Is it illegal to fire someone over the phone?
- On 26 April 2022
- Posted by Chantal Mariotti
Terminating an employee is never a fun thing to do. It places an end to the employee/employer relationship and it’s the worst thing that can happen to any employee – being terminated involuntarily. But is it illegal to terminate that employee by phone?
The short answer is no – It is not illegal. However, try to place yourself in the employees’ shoes. Would you like to be terminated over the phone? Probably not, especially if you’ve worked for your employer a number of years.
These days however, many employees are working remotely, and often times, out of State. It wouldn’t be practical to meet face to face with your employee to terminate him/her. Therefore, termination by phone will have to do.
In California, it is vital that the following topics be covered when terminating your employee, be it in person, or by phone:
- Final Check (Required). In California, the final paycheck must be given to the employee at the time of termination. The final paycheck must include pay for all hours worked, or required to be paid for, as well as any earned/accrued vacation time pay, if your company offers vacation benefits. Do Not Wait until the next payroll run! The final check must be paid immediately. If the termination occurs by phone, the check can be direct deposited (if previously paid that way), or, sent via Fed Ex, with the date of shipment marked the date of the termination. Maintain that receipt in the employee file for safekeeping.
- Provide a Change in Relationship Form (Required). You can find this on the internet if you don’t have one. It will list the date and reason for the termination. There is also an area to place your “comments”. The form requires that the employee and employer sign this form, but how to do that over the phone? Make sure you have all of your documents ready if terminating by phone and email those documents to the employee at the time of termination. If the employee refuses to sign the form, not a problem. You can simply state that the employee “refused to sign” – You’ll have your email record that you did provide him/her this document.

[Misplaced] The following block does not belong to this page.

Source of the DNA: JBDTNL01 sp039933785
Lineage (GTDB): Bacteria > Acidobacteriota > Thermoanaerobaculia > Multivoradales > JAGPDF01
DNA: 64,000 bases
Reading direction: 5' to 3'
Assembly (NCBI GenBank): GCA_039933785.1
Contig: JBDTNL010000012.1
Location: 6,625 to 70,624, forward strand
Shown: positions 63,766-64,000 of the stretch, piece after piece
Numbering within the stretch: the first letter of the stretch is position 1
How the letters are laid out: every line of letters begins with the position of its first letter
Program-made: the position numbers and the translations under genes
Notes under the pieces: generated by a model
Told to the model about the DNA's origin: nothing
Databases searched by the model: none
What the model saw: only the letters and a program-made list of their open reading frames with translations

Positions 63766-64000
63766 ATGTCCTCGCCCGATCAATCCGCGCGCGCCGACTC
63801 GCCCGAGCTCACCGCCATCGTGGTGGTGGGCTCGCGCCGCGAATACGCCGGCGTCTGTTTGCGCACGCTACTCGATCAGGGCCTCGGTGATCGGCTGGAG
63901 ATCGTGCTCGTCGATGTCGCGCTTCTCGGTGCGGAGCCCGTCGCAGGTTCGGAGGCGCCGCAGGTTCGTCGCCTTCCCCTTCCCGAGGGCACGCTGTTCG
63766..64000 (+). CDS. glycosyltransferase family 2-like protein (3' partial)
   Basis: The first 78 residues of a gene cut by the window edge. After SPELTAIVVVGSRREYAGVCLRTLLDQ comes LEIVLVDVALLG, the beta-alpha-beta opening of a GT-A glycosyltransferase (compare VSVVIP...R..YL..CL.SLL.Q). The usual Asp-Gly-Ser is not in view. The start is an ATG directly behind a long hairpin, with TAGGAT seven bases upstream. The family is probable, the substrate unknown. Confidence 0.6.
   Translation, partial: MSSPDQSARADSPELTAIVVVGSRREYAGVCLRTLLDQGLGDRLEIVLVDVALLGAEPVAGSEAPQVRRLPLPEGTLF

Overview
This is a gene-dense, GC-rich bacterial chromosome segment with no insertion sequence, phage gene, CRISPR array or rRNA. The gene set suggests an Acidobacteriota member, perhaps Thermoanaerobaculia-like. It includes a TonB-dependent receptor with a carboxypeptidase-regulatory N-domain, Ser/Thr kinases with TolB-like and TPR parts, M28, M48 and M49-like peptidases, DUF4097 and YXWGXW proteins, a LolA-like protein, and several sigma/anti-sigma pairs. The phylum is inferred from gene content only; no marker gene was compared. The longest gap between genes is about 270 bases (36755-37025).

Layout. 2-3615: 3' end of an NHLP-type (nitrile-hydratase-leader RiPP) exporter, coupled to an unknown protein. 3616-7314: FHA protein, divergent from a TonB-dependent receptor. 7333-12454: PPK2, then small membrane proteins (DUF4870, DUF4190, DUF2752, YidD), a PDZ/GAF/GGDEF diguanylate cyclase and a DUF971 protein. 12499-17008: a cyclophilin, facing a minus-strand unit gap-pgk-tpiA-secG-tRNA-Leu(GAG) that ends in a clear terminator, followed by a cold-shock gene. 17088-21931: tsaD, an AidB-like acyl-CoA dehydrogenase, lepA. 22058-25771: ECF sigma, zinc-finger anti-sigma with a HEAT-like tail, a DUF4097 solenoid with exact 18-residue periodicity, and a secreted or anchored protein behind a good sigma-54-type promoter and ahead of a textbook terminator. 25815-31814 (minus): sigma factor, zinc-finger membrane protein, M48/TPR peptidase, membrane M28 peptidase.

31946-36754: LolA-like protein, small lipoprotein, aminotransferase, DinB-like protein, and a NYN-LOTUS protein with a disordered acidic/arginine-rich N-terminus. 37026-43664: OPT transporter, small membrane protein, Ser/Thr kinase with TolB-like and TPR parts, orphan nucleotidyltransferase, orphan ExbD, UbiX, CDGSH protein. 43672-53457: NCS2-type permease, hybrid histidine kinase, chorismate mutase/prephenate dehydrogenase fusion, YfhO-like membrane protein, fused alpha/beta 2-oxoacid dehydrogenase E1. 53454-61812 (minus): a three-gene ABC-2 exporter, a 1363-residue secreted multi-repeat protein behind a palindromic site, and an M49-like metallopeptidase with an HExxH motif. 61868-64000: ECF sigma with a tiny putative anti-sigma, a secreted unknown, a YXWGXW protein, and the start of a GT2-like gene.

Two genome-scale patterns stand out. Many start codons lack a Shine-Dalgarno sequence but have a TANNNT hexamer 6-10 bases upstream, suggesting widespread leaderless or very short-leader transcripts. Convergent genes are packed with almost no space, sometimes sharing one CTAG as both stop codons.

- EDD Brochure for the Unemployed (Required). Provide the employee this brochure so that they are well informed as to their rights for unemployment benefits. Whether they are eligible for those benefits or not, that is not your concern. The Employment Development Department (EDD) will figure that out. You just need to make sure that the employee is provided with that information. You can visit https://hrcalifornia.calchamber.com/ for all required termination forms.
- COBRA Information (Required). If you provide your employees with health benefits, and if the terminating employee opted for those benefits, then you are required to inform the employee that he/she can continue benefiting from that insurance.
- Exit Checklist (An HR Best Practice). The exit checklist lists all of the documents above, and confirms that you, the company, have followed all of the required processes for the termination. The exit checklist may also list the company property that the employee has, and that is required to be returned. For example, a cell phone, a laptop, keys, ID badge, etc… The employee then signs this document to show that he/she returned all company property in his/her possession. The exit checklist also typically has an area where the terminating employee can indicate a forwarding address. This way, when year end comes along and you mail the employee their W2 form, it won’t come back undeliverable if they have moved.
- Exit Interview (An HR Best Practice). The exit interview form should be provided only to those employees who voluntarily resign, and not to those you are involuntarily terminating for cause. By keeping accurate records as to why your employees are voluntarily leaving your employ, you may find out that certain information regarding your supervisors, managers, benefits or work practices, giving you an opportunity for coaching, or workplace improvements.
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